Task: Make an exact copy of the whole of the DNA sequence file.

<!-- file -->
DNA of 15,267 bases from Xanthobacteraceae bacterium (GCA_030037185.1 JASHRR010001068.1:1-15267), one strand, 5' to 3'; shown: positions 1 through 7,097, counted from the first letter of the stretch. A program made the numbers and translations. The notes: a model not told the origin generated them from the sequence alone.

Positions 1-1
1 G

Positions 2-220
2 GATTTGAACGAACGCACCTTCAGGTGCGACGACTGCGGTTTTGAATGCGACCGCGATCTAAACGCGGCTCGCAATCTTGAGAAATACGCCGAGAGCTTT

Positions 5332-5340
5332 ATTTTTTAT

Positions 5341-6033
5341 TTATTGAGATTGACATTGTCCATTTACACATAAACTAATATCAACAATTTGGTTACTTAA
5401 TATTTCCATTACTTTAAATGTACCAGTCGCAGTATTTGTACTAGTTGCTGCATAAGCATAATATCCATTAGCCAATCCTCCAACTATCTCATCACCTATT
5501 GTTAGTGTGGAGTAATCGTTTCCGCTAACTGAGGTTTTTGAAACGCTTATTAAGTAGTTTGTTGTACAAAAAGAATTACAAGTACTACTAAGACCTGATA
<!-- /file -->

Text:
DNA of 15,267 bases from Xanthobacteraceae bacterium (GCA_030037185.1 JASHRR010001068.1:1-15267), one strand, 5' to 3'; shown: positions 1 through 7,097, counted from the first letter of the stretch. A program made the numbers and translations. The notes: a model not told the origin generated them from the sequence alone.

Positions 1-1
1 G

Positions 2-220
2 GATTTGAACGAACGCACCTTCAGGTGCGACGACTGCGGTTTTGAATGCGACCGCGATCTAAACGCGGCTCGCAATCTTGAGAAATACGCCGAGAGCTTT

Positions 5332-5340
5332 ATTTTTTAT

Positions 5341-6033
5341 TTATTGAGATTGACATTGTCCATTTACACATAAACTAATATCAACAATTTGGTTACTTAA
5401 TATTTCCATTACTTTAAATGTACCAGTCGCAGTATTTGTACTAGTTGCTGCATAAGCATAATATCCATTAGCCAATCCTCCAACTATCTCATCACCTATT
5501 GTTAGTGTGGAGTAATCGTTTCCGCTAACTGAGGTTTTTGAAACGCTTATTAAGTAGTTTGTTGTACAAAAAGAATTACAAGTACTACTAAGACCTGATA